In 2007, the new president of Turkmenistan Gurbanguly Berdimuhammedov resolved to open up the country to new technologies, thereby allowing access to the outside world. This report gauges these new Internet policies and the nature of everyday digital access in Turkmenistan’s short and recent digital history. Turkmenistan presents a complex picture. The government runs a few internet cafes and recently 3G spectrum has been made available, holding out the promise of widespread and continuous web connectivity. Yet this is negated by the Internet’s limited reach and spread, strict censorship laws, bureaucratic obstacles, prohibitive pricing and the absence of consumer-friendly telecom services. The state’s ambivalent policies notwithstanding, there are a few instances of the vitality of chat rooms and the efforts of Turkmens in optimizing the full potential of the Internet. This complex picture of rigorous control and small pockets of web engagement are the focus of this report on Turkmenistan in the digital age.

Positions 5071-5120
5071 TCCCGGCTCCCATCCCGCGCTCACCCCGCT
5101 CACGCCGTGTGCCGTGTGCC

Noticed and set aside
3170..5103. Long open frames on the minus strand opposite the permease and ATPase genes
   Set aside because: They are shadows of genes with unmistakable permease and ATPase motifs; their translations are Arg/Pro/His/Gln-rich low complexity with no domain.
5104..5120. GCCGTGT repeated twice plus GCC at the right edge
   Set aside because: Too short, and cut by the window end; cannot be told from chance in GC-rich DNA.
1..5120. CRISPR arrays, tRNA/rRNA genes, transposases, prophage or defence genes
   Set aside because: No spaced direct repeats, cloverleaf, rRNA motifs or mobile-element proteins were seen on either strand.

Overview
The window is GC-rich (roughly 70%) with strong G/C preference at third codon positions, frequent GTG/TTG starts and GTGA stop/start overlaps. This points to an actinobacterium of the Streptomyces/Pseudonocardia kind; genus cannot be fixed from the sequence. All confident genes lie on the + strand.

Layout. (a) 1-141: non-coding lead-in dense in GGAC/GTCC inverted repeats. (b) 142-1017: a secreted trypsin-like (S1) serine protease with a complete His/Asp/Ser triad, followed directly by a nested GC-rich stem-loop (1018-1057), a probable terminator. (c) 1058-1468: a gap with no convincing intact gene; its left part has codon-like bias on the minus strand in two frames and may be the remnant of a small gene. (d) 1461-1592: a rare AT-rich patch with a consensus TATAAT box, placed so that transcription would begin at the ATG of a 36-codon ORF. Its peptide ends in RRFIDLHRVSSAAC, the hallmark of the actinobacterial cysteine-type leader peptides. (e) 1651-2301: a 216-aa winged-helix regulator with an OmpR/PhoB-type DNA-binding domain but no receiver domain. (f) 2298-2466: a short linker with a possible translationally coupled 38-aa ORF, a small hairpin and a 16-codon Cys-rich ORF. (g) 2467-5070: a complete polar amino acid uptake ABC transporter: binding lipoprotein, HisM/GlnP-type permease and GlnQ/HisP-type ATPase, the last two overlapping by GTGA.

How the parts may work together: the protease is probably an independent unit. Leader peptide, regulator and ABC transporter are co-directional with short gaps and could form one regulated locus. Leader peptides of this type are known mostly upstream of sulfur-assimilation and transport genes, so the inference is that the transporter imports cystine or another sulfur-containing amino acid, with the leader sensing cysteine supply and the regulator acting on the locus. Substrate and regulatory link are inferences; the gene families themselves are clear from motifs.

Language of contribution: English